Gov. Jared Polis on Friday released data showing just how long it will take for the efforts to boost social distancing for COVID-19 to show progress.
It won't be anytime soon.
"I want to end this as soon as possible," the governor said in a news conference held at the state's emergency operations center in Centennial. "This is really bad, I know the frustration level will only rise over time."
But it's important that everyone understand how critical it is to stay at home, he said. This is "not a competition to see what you can get away with and how close you can get to the line."
The more people don't comply with stay at home orders, the longer the more severe the outbreak will be, he warned.
He also addressed complaints by Republican state senators, who sent a letter Friday asking why he ordered the entire state into stay-at-home, given that many counties have only a handful of cases and others haven't reported any yet.
Polis responded that what people want is clarity and uniformity. For those places where the virus hasn't yet shown up, he warned that if the entire Denver metro area is shut down, "there will be a huge influx of people bringing the virus to your county, and you'll go from no cases to the highest rate in the state."
For businesses that aren't complying with social distancing, even those that are considered critical, the governor encouraged people to contact the attorney general or local county public health departments or both. Just because a business is critical doesn't mean it will run the same way it did a week ago, Polis said.
New numbers from the Colorado Department of Public Heath showed the number of cases has increased to 1,734, which is 300 more than Thursday. There have now been 31 deaths and 239 people have been hospitalized, although how many have been released is unknown.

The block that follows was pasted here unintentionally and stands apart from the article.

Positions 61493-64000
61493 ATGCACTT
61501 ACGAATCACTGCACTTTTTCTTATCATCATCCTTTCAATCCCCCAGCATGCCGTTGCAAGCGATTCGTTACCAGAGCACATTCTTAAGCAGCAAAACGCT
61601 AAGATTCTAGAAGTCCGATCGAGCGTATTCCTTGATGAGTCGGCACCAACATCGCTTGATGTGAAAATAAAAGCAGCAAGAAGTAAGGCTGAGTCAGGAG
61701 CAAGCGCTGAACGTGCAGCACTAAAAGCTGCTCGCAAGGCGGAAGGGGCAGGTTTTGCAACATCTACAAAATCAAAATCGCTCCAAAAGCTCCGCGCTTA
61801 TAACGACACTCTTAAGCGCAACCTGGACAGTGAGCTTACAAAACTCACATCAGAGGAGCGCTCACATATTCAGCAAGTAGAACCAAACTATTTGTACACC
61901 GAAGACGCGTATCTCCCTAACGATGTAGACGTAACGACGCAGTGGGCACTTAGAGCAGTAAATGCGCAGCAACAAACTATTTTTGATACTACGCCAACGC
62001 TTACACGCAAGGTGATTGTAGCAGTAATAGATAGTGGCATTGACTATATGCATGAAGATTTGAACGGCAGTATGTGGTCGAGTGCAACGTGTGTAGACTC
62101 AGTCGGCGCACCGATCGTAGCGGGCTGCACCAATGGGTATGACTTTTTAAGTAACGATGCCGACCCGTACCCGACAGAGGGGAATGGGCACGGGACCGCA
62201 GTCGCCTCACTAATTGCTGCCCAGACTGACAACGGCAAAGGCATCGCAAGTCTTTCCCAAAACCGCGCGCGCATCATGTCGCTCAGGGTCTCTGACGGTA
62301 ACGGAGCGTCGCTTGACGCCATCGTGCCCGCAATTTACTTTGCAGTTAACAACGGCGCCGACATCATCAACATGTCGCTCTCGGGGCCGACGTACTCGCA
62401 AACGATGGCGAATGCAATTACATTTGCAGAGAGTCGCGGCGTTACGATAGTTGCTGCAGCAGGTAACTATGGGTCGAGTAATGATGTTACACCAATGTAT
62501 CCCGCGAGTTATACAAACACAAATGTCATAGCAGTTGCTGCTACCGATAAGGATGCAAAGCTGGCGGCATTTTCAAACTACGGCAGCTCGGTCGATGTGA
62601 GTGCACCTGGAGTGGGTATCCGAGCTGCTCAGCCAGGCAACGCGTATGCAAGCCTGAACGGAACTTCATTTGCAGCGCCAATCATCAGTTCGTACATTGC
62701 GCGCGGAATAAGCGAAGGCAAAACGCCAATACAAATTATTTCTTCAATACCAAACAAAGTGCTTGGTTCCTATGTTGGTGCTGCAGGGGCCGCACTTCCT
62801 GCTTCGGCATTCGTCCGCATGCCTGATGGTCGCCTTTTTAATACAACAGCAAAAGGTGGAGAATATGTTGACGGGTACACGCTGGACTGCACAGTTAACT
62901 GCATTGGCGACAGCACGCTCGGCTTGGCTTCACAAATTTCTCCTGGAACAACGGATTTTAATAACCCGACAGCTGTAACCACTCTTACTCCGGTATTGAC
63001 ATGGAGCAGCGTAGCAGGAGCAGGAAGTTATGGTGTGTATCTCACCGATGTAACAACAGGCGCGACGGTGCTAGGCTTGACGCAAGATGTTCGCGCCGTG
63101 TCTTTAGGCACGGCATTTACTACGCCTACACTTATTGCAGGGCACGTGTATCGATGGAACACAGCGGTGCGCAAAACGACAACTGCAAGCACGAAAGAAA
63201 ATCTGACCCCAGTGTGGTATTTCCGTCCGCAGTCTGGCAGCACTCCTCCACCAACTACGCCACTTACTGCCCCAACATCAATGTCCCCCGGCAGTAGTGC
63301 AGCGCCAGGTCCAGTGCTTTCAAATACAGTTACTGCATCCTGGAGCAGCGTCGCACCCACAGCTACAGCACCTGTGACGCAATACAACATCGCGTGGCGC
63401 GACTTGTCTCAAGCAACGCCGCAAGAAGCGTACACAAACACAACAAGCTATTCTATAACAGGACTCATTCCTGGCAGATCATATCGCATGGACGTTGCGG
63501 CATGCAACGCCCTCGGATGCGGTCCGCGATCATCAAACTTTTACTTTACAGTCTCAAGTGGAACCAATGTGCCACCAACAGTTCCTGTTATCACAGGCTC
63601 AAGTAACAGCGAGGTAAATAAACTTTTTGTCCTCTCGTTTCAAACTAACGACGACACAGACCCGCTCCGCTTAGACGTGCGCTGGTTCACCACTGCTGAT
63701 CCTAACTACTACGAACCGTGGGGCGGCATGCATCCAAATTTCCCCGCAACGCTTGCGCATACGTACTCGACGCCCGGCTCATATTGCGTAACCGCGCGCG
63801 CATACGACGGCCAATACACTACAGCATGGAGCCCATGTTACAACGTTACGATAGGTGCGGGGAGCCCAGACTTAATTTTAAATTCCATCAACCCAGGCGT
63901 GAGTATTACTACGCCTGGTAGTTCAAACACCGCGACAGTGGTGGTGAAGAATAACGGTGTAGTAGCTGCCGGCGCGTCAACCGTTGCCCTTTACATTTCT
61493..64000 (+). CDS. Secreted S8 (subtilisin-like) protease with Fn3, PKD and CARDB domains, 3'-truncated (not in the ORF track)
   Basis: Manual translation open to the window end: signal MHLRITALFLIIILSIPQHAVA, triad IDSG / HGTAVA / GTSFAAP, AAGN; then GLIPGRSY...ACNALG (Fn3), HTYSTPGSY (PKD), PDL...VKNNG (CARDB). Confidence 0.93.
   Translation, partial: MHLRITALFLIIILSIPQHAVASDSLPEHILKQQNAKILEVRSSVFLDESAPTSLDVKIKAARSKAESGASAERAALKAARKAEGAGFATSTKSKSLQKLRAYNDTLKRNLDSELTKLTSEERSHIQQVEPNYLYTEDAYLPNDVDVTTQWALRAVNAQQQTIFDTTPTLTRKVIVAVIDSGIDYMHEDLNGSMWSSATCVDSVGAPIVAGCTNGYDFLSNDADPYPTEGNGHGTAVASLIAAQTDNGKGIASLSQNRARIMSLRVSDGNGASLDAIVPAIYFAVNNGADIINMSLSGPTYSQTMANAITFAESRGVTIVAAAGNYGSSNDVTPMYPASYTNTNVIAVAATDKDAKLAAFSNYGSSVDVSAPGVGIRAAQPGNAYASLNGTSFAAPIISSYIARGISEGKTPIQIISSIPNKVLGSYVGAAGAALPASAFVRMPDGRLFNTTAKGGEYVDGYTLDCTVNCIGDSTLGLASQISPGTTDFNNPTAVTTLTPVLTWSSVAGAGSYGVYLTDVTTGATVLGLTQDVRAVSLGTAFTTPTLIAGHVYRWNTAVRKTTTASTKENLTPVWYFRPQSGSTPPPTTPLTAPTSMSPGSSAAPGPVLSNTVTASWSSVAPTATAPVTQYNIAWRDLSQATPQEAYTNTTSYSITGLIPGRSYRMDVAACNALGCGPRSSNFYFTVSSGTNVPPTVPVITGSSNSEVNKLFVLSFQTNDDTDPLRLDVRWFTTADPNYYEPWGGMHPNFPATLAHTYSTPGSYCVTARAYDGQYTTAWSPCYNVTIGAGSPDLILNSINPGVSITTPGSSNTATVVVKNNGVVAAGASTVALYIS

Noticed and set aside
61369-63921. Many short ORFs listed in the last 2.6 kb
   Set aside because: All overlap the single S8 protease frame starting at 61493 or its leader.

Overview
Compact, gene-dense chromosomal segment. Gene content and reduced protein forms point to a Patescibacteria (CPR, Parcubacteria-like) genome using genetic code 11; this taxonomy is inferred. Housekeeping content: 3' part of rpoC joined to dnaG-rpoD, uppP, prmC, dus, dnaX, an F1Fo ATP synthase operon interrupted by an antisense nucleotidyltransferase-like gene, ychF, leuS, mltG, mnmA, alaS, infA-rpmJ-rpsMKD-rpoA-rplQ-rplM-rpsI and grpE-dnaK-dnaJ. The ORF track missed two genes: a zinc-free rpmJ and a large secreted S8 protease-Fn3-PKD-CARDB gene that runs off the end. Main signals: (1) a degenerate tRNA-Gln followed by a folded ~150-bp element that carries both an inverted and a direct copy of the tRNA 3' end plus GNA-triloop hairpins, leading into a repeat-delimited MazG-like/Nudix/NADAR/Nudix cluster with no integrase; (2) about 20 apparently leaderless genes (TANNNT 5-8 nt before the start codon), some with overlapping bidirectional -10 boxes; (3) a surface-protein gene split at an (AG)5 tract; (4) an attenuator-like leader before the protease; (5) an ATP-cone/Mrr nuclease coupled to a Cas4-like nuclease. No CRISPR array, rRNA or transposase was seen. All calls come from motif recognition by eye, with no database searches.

Polis said the number of cases is likely "several times that number," and that the virus is not sparing anyone in any age group.
The state has 1,849 ICU beds, with about half available to take care of COVID patients. Polis said the goal is to add 1,000 additional ICU beds by May and 5,000 more this summer. The state's ventilator supply of 900 also is short of state needs, which he said is about 7,000,
Polis also spoke at length about "R naught," which is used to calculate how contagious a disease is. Colorado's R naught is at a three or four, he said.
As it applies to social distancing, with an R naught of four, and no social distancing, the state could expect as many as 33,200 deaths by June 1. With a 40% social distancing effort, that gets reduced to 26,000. At 60%, it's 11,500. The average number of deaths per day in Colorado is about 100, the governor said.
With an R naught of 3, which he said was much more desirable (and less contagious) the death toll with strong social distancing efforts (60%) drops to 400 people.
But the R naught also shows just how many ICU beds the state will need to handle the outbreak, which could be as many as 13,800. Again, the state has only 1,849, and only half are available to take care of COVID patients.
It takes 12 to 15 days to see the data from each order on increasing social distancing, including the stay at home order issued Wednesday, the governor explained. The state should have an idea about the success of the stay at home order sometime around April 7. Quoting hockey great Wayne Gretzky (and to the amusement of some watching the news conference on Facebook), Polis said "you don't skate to where the puck is, you skate to where it will be."
Polis said no one should be under the illusion that the virus will be gone in two weeks.
But he also outlined what he thinks success will look like:
- hospital systems have the capacity to treat patients
- there isn't a catastrophic breach of the health care system
- The state has planned for a hospital surge capacity, testing and personal protective equipment
- and more importantly, the quickest possible return to work, productivity and social and economic normalcy.
The executive order was amended on Friday to allow restaurant bussers and waiters to do food delivery.
"We are seeing increased social distancing but we need more," the governor said, estimating current efforts are at around 50%, but with a state goal of 70% to 80%.
As to the cost of adding beds and ventilators, Polis said he'd rather have too many masks and ventilators than too few, and would rather take the complaints than have a full-scale public health disaster with tens of thousands of Coloradans paying the price.
"This isn't a vacation," and Colorado, the country and the world have not yet seen the worst of it, Polis said.